I don’t think Gabs had been in a studio before and I’m pretty sure Dreams was only her second ever recorded vocal, after the duet she did earlier with the other girl. I didn’t have a vast amount of experience with singers then, but Gabs was awesome. She sang Dreams twice. I took the best bits and that was that. She didn’t need fancy production techniques. She had the voice.

Gabs was very shy at that point and not aware of her talent. When we were recording in the potting shed, I never thought of Dreams as a hit record. I just cracked on then forgot all about it. Eighteen months later, I got a call from Ferdy Unger-Hamilton at Go! Beat and he basically said: “We’ve signed Gabrielle and your song is heading to No 1.” My version eventually came out later as a B-side without the sample. I’m glad it saw the light of day. I still think the vocal on it is better.

• Gabrielle’s new album, Do It Again, is released on 5 March. Her postponed Rise Again tour starts at the Lowry, Salford, on 7 November.

Contributor

Interviews by Dave Simpson

The GuardianTramp

Related Content

Article image
Skunk Anansie: how we made Weak
‘It was a vulnerable moment that turned into a moment of strength. It was basically me saying: I am never going to be hit by anyone ever again’

Interview by Henry Yates

06, Sep, 2021 @1:32 PM

Article image
The Fratellis: how we made Chelsea Dagger
‘My girlfriend was a burlesque dancer who used the name Chelsea Dagger. It was a play on Britney Spears’

Interviews by Henry Yates

29, Mar, 2021 @1:54 PM

Article image
How we made: Big Country on Chance
‘The idea of wearing checked shirts came from Bruce Springsteen – plus you could buy them cheap at Millets!’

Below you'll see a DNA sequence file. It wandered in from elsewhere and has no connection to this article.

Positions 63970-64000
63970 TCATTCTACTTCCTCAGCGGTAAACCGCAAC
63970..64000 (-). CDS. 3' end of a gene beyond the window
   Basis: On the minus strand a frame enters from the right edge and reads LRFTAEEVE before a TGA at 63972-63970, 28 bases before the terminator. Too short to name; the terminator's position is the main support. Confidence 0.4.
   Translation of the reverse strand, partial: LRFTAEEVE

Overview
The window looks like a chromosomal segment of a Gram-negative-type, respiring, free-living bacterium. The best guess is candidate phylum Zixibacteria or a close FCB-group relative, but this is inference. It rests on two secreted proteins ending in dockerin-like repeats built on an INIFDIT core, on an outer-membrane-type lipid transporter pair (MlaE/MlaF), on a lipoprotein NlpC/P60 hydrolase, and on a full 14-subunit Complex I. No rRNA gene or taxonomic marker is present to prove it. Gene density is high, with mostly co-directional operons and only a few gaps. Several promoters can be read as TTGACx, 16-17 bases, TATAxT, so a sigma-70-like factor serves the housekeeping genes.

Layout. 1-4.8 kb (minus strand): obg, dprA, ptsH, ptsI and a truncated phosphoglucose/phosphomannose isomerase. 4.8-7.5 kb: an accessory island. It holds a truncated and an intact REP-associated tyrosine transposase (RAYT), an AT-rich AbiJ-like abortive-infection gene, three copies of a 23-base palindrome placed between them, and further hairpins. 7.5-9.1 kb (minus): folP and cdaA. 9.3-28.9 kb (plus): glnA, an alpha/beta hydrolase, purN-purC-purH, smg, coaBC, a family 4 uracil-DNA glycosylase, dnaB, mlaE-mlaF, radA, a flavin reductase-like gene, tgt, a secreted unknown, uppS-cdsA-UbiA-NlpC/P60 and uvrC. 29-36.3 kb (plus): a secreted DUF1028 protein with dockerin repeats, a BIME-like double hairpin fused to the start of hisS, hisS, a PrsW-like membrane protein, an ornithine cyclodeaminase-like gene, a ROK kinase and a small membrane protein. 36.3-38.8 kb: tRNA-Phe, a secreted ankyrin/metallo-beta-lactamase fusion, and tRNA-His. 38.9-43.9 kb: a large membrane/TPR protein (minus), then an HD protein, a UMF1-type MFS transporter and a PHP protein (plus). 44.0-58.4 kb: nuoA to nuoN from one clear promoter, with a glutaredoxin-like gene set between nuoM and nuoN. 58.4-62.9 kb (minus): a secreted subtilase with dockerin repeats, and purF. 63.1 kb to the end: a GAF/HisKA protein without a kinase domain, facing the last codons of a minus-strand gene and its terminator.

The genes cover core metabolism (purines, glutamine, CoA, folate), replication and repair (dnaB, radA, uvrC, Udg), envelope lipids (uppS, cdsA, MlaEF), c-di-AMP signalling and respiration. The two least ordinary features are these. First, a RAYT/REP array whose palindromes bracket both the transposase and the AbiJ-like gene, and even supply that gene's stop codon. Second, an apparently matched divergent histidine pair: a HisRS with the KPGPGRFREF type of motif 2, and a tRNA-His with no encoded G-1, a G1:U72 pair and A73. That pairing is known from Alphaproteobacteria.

Interviews by Dave Simpson

10, Jan, 2022 @4:50 PM

Article image
Barenaked Ladies: how we made One Week
‘When the label told us it was going to be the lead track, I said: “You can’t do that. We’re a serious band”’

Interviews by Rich Pelley

16, Aug, 2021 @1:55 PM

Article image
How we made: Sleeping Satellite by Tasmin Archer
‘Getting to No 1 was a high – but I wouldn’t for one minute compare it with going into space’

Interviews by George Bass

24, May, 2021 @2:09 PM

Article image
Betty Boo on how she made Doin’ the Do
‘Much later, someone told me it was actually slang for cunnilingus’

Interviews by Dave Simpson

21, Jun, 2021 @9:00 AM

Article image
How we made: Relax by Frankie Goes to Hollywood
‘The Sex Mix got so many complaints – even some gay clubs found it offensive’

Interview by Ben Gilbert

02, Aug, 2021 @1:08 PM

Article image
How we made: Nick Lowe on Cruel to Be Kind
‘When the record company liked it, I was embarrassed – I was a hip new wave producer by then. I said I had a better song about a woman who was eaten by her dog’

Interviews by Jack Watkins

15, Feb, 2021 @3:47 PM

Article image
‘My God, we were mobbed so much!’ – how we made Overload, by Sugababes
‘Some people thought our vocals sounded sarcastic. I felt like I was just being a normal teenager, moody as hell’

Interviews by Henry Yates

11, Oct, 2021 @2:15 PM

Article image
How we made Three Lions: David Baddiel and Ian Broudie on England’s Euro 96 anthem
‘I heard German fans singing it after they knocked England out. I had to resist throwing a TV out of the window’

David Baddiel and Rich Pelley

07, Jun, 2021 @1:47 PM